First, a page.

Pension funds expect 11% returns from the asset class

Pension funds anticipate private equity returns over the next three years to be 38 percent lower than managers’ expectations. However, pension funds’ desire to invest in the asset class remains high.

Pension funds believe private equity returns will not outperform other assets due to demands for better transparency and the problems in the credit markets in contrast to managers’ expectations, according to a report by accountant KPMG and UK researcher CREATE-Research.

Pension funds:
11% returns.

The report surveyed globally 61 pension funds and 239 alternative and long-only managers combined.

Pension funds expect private equity funds to produce returns of 11 percent as opposed to managers which expect clients to demand 18 percent. Managers believed private equity would be the strongest performing asset class, while pension funds believed quantitative funds, long-only high alpha funds and infrastructure funds would do better with an average performance of 12 percent.

The disparity can partially be explained by different reactions to the ongoing problems in the credit markets, according to the authors of the report, KPMG partners Jon Mills and Anthony Cowell.

However, another reason for investors’ lower expectations of private equity is the increase in outsourcing to help firms comply with complexity in regulation and to improve the quality of firms’ estimates of returns, the authors said.

The UK industry’s compliance with its planned attempt at self-regulation, the Walker report, will mean more outsourcing, Mills said.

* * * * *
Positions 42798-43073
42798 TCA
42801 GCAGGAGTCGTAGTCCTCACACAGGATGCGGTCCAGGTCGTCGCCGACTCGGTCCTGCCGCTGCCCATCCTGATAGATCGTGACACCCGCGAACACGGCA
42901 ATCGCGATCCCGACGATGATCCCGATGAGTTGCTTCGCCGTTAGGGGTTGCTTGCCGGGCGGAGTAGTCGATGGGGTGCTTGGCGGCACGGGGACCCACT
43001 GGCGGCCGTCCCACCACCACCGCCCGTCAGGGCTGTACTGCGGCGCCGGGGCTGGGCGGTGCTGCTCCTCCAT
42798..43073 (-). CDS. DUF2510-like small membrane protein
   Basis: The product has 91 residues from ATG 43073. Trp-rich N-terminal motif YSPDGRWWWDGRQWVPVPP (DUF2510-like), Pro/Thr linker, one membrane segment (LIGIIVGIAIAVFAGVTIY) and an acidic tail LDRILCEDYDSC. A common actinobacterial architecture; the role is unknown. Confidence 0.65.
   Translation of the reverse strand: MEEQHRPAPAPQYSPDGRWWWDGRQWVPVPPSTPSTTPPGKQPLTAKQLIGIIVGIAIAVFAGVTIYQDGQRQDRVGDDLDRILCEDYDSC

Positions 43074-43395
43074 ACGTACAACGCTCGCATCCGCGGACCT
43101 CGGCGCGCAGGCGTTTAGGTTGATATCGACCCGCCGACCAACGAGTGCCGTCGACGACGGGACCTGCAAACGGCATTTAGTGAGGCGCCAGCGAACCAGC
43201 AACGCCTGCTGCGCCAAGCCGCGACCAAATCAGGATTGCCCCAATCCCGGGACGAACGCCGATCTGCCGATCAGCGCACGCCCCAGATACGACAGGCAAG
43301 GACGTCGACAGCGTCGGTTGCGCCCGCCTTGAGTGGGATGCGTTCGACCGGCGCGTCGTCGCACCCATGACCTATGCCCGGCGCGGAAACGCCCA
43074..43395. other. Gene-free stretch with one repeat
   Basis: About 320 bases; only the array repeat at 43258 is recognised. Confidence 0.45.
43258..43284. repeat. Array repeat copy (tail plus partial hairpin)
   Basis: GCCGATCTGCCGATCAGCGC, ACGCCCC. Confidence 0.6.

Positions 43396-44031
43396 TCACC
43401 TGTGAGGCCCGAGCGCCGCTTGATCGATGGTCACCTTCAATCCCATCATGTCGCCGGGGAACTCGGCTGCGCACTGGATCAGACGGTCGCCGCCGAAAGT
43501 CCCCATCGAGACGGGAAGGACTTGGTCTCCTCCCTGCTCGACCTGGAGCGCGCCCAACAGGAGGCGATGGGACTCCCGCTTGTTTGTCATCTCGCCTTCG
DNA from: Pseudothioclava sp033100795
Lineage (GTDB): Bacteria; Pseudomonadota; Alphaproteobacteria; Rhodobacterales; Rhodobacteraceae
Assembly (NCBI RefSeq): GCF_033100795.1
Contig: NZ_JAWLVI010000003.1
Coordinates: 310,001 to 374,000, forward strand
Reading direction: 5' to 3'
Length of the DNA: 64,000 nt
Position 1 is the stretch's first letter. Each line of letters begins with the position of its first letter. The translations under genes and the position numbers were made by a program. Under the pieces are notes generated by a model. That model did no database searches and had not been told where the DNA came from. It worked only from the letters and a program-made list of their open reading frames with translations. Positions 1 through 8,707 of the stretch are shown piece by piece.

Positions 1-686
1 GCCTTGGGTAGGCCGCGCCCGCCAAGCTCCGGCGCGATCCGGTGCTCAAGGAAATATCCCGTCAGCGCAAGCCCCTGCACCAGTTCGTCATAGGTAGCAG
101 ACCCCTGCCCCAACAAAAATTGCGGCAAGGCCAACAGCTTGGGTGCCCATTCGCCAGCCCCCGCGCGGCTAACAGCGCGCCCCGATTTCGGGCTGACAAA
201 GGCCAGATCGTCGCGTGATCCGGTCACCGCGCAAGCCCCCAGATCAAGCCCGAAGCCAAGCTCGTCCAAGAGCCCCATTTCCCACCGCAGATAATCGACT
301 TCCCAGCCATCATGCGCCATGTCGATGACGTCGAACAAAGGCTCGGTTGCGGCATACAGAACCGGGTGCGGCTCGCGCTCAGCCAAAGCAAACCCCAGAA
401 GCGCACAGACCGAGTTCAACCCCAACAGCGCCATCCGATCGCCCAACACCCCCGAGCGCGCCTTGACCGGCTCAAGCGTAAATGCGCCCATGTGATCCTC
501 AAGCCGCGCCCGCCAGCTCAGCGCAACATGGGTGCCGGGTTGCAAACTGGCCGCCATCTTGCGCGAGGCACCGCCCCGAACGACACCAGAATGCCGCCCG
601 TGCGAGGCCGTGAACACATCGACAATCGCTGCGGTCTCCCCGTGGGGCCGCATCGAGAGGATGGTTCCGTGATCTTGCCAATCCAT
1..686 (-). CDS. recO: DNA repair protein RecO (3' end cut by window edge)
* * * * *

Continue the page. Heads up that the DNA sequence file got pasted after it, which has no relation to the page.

“There is a demand for a second set of eyes rather than the manager performing all valuations. Pension funds are keen to justify the methodology of valuations in funds they invest in and they want simple products they can understand.”

Despite the prospect of diminishing returns, 45 percent of institutional investors canvassed said they would commit to private equity over the next three years. This lagged funds’ demand to invest in real estate at 60 percent, infrastructure at 50 percent and equities at 50 percent.

The authors of the report were also told pension funds are sceptical about the tendency of private equity firms to innovate beyond their core competence.

Permira, a firm regarded conservatively by many investors as a European buyout house, recently made its first two investments in Asia. It bought Japanese company Arysta LifeScience for ¥250 billion ($2.2 billion; €1.5 billion) last week, and it backed casino Galaxy with a HK$6.5 billion ($840 million) for a 20 percent stake. This innovation has impressed many in the industry and is fully in line with Permira’s fund mandate, according to a source at the firm. Yet the authors of the report have been told pension funds are sceptical about the tendency towards such novel investment strategies.

Cowell said: “There is a significant concern amongst institutional investors that innovation is a con trick, as it is a way for managers to increase fees. Investors would like far more transparency and simplicity to make their investments easy to understand.”